tritional habits and avoid stimulatory substances (eg, caffeine). was 5 minutes to ensure complete recovery. All subjects were
Measurement protocols were always strictly controlled by the encouraged verbally throughout all physical tests. Each test
same evaluators. All subjects were familiar with the tests and was supervised by the same examiner, with 1 reference exam-
exercise and therefore no familiarization session was neces- iner who attended to monitor strict compliance with protocol.
sary. Before starting the evaluation, height and body mass were
measured. Subjects then underwent a standard warm up, di-
rected by the main researcher: 5 cycles of cat-camel, side Electromyography
bridge (10s), and slow jogging (120-s duration combining To acquire the SEMG signals produced during the at-
forward, backward, high knee lifts, heels to buttock) and 10 tempts, an ME6000P4 biosignal conditionere was used. Be-
repetitions of squat using body weight and slow static stretch- fore placing the electrodes, the skin was prepared by shaving
ing of the quadriceps and hamstrings (5s each). the area and cleaning with alcohol to reduce impedance as
In the second experimental session, subjects were required to much as possible. Pregelled bipolar silver/silver chloride
perform 7 exercises. Localized stabilizing exercises included surface electrodes (Blue sensor M-00-S)f were placed with
static (isometric) (1) supine bridge on a BOSU, (2) lumbar an interelectrode distance of 25mm on the following muscle
extension, (3) forward flexion using a unipedal stance on the groups: (1) LM (⬃3cm lateral to the spinous process at
floor, (4) forward flexion using a unipedal stance on a BOSU, L514), (2) TM (⬃2cm lateral to the T11-12 spinal process33),
and (5) dynamic forward flexion using a unipedal stance on the (3) LE (⬃3cm lateral to the spinal process at L314,34), and
floor (see fig 1). Global stabilizing exercises included tradi- (4) TE (⬃5cm lateral to the spinal process at T914,34). The
tional resistance exercises, such as the (6) deadlift and (7) reference electrode was placed between the active elec-
lunge (see fig 1). Static exercises were conducted maintaining trodes, approximately 10cm away from each, according to
the effort for 5 seconds, whereas dynamic exercises were the manufacturer’s specifications.

Fig 3. LM SEMG comparisons between conditions. Data expressed as mean (upper figure) and maximum (lower figure) percentage of the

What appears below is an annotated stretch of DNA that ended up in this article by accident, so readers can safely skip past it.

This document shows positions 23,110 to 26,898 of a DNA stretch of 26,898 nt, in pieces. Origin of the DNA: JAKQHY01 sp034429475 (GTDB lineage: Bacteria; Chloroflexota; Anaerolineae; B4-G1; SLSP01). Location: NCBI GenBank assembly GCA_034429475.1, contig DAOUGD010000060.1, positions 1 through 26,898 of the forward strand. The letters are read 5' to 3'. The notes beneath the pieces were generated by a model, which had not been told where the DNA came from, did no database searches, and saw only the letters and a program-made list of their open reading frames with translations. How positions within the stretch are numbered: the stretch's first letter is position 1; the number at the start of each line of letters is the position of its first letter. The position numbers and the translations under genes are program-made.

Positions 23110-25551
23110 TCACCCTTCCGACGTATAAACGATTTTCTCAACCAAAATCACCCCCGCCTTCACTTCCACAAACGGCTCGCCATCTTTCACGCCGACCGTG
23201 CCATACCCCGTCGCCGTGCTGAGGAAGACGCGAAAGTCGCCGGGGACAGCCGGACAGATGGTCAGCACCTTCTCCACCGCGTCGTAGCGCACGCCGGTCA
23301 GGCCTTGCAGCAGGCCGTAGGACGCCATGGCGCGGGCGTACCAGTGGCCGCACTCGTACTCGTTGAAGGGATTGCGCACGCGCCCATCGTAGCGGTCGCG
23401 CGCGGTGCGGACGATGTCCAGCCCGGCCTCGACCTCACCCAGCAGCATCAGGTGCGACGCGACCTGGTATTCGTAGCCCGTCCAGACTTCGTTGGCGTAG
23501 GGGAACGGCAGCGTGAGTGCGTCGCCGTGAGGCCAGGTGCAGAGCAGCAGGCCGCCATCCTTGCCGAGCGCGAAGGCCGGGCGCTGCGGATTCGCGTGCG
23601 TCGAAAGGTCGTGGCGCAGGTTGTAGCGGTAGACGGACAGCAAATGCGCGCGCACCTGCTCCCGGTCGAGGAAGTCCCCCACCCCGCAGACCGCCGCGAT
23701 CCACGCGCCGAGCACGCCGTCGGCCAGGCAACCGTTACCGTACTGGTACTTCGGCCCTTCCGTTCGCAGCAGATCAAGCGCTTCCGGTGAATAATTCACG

maximum isometric activation during back extension (nⴝ25). SEM values are in parentheses. Data correspond to the RMS of the LM. Arrows
indicate significant differences (P<.05) between the exercise condition identified by a circle and exercises corresponding to the arrows.
Abbreviation: SEM, standard error of the mean.

Arch Phys Med Rehabil Vol 92, November 2011


All signals were acquired at a sampling frequency of 1kHz, Statistical Analysis

amplified and converted from analog to digital. All records of Statistical analysis was carried out using SPSS software,
myoelectrical activity (in microvolts) were stored on a hard version 17.h All variables were checked to ensure that they
drive for later analysis. complied with the assumptions of normality (Kolomogorov-
Smirnov normality test) and homocedasticity (Levene test).
Data Analysis Standard statistical methods were used to obtain the mean as
All surface electromyographic signal analyses were per- a measurement of the central trend and SEM as a measure-
formed using Matlab 7.0.g Surface electromyographic sig- ment of dispersion. A mixed-model (muscle group [4: LM,
nals related to isometric exercises were analyzed by using TM, LE, TE] ⫻ exercise condition7) multiple analysis of
the 2 middle seconds of the 5-second isometric contraction. variance was applied to establish the effects of the muscle
Surface electromyographic signals of dynamic exercises group and exercise condition over the dependent variables
were analyzed by using the entire repetition period. Because related to the SEMG. The 7 exercise conditions included (1)
mean and maximum amplitudes of the EMG RMS signal are
supine bridge on a BOSU, (2) lumbar extension, (3) forward
unrelated to activity duration, it is a suitable analysis for
activities of varying duration.18,28 All signals were bandpass flexion using a unipedal stance on the floor, (4) forward
filtered at a 20- to 400-Hz cutoff frequency with a fourth- flexion using a unipedal stance on a BOSU, (5) dynamic
order Butterworth filter. Surface electromyographic ampli- forward flexion using a unipedal stance on the floor, (6) dead
tude in the time domain was quantified by using RMS and lift, and (7) lunge. Follow-up of the multivariate contrast
processed every 100ms. Maximum and mean RMS values was performed through univariate contrast. Post hoc analy-
were selected for every trial. The data obtained (ie, mean sis with Bonferroni correction was used in the case
and maximum RMS) were normalized by using the mean of significant main or interaction effects. For all statist-
and maximum RMS values achieved during the MVIC back- ical analyses, P⫽.05 (␣) was accepted as the level of
extension exercise, respectively. significance.

Fig 4. TM SEMG comparisons between conditions. Data expressed as mean (upper figure) and maximum (lower figure) percentage of
maximum isometric activation during back extension (nⴝ25). SEM values are in parentheses. Data corresponded to the RMS of the TM.
Arrows indicate significant differences (P<.05) between the exercise condition identified by a circle and exercises corresponding to the
arrows. Abbreviation: SEM, standard error of the mean.

Arch Phys Med Rehabil Vol 92, November 2011


RESULTS Finally, the interaction effect between the different exercise

Multivariate contrasts showed a main effect of the exercise conditions and the muscular group was present on the maxi-
condition (F14,1204⫽49.34; P⬍.001; partial ␩2 [␩2p]⫽.36) on mum (F9.8,281.87⫽2.84; P⫽.002; ␩2p⫽.09) and mean RMS
dependent variables. Moreover, there was an exercise condition ⫻ values (F11.1,318.14⫽2.57; P⫽.004; ␩2p⫽.08). Pairwise compar-
muscle group interaction effect (F42,1204⫽3.41; P⬍.001; isons related to these effects are shown in figures 3 to 6.